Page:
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Mechanics Corner: Windrower adjustments

Seth Doman Published on 14 August 2013

Self-propelled windrowers offer speed and high-capacity cutting on a wide range of crops. Like all equipment, adjusting the machine to field conditions and regular maintenance are the keys to best performance.

Operators who pay special attention to the proper disc-head flotation and a regular service schedule will get their hay cut more efficiently with less downtime.

Take a close look at some basic windrower adjustments.

Header flotation
Adjust header flotation to between 100 and 150 pounds of force at each end. When set properly, the header will start to lift from the ground. Exceeding 150 pounds flotation force may cause damage to the header.

Many premature failures and wear issues are the result of incorrect flotation settings. Not sure if your header is set properly? Here are some things to watch for:

Uneven cut height, poor crop feeding and poor windrow or swath appearance can all be signs that your header is bouncing because it is set too light. Increase the flotation force to reduce bounce.

Having problems with cutting and feeding problems caused by cutter bar, disc or knife damage? Your header may be set too heavy, so decrease the flotation setting.

Cutting height
Another important adjustment is cutting height. Changing the header angle adjusts the cutting height. The header angle is adjustable between 2 degrees and 8 degrees with an approximate cutting height range of 1½ to 3 inches when the tilt cylinder is installed in the front hole on the header.

By placing the cylinder in the rear hole on the header, you can change the tilt from 5 degrees to 10 degrees with an approximate cutting height range of 1 to 2¼ inches. For normal crop conditions, adjust for a mid-position tilt.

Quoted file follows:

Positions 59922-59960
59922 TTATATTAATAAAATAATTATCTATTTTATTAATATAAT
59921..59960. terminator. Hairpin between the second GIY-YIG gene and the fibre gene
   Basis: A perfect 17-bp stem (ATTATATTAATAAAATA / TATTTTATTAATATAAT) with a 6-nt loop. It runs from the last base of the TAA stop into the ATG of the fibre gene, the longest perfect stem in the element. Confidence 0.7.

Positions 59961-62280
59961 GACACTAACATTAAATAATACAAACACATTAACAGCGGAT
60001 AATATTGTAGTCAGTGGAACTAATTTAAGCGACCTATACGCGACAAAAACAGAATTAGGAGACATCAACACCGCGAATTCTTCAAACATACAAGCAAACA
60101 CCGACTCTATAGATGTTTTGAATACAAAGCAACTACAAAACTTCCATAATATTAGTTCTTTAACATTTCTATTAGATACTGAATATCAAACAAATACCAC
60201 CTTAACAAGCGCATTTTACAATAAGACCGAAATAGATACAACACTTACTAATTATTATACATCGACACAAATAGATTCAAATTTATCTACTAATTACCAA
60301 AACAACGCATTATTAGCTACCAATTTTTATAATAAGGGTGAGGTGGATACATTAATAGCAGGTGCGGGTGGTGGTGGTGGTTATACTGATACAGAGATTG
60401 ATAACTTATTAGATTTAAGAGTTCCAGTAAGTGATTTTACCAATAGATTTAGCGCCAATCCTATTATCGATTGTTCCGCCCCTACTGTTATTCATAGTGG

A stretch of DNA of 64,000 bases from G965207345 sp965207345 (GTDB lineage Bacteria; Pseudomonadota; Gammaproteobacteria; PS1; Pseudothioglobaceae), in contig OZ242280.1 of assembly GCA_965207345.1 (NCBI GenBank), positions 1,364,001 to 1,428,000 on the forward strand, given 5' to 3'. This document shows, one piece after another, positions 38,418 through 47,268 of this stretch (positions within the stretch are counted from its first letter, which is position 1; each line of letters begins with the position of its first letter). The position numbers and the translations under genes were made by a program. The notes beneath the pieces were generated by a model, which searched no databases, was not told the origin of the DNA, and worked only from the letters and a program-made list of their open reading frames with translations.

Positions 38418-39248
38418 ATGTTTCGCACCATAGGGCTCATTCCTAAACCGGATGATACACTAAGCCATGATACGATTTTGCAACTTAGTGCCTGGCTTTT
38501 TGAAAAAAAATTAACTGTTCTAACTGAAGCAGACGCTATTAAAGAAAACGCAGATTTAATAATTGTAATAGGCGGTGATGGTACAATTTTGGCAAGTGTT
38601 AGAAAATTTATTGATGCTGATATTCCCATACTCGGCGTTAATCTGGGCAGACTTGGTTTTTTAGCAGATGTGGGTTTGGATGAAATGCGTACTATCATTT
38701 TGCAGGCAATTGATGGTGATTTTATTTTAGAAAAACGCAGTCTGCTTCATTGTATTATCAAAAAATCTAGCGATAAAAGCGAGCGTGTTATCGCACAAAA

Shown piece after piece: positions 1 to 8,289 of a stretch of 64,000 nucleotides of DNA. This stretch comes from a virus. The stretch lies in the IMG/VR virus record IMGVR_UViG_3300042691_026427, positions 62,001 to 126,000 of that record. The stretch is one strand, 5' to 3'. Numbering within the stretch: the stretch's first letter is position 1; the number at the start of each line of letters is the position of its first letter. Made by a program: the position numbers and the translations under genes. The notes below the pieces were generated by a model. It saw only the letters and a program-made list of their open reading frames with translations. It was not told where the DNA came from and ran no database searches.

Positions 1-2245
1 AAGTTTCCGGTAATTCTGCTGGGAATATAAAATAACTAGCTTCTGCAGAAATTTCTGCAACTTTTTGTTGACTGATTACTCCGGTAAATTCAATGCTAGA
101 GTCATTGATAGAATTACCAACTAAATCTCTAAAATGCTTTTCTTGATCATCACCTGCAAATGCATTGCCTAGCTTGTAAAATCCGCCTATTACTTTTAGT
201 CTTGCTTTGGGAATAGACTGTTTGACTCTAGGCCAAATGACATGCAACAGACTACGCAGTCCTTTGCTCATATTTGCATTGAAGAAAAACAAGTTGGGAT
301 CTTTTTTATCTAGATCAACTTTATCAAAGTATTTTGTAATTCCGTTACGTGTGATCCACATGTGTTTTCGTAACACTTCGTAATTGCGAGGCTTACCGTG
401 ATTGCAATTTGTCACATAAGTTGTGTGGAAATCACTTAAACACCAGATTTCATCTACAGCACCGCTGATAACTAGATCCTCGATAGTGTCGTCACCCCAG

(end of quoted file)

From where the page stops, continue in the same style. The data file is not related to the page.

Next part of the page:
Use minimum tilt when you’re taking a first cutting on a new seeding to prevent pulling the crop out of the ground. Minimum tilt is also best in stony fields and when you want to leave slightly longer stubble in a field.

Maximum tilt is best for tough cutting conditions, including when you’re trying to cut a downed crop and when you’re dealing with dead, wet undergrowth. Be sure to use a high-stubble kit for a higher cutting height for cutting pastures or for leaving higher stubble in a field.

Cutter bar inspection
Inspect your cutter bar regularly to reduce downtime. For safety, be sure to lock the header on both sides before working under a raised header, adjusting skid shoes, or prior to transporting the unit on a public road. Wear gloves when inspecting the cutter bar, discs and knives.

Start at one end of the cutter bar and work down the cutter bar, slowly rotating each disc while holding the adjacent disc against the direction of rotation. If one disc suddenly moves, or you feel excessive play, check for internal wear or damage.

Check knives, lifters and discs for damage including any broken, bent, missing or loose hardware.

Check disc timing. Discs should be tangent to each other. Improper timing may indicate internal cutter bar damage.

It’s also a good idea to contact your local dealer if you have questions.  FG

00_doman_seth



Seth Doman

Crop Preparation Marketing Manager
New Holland

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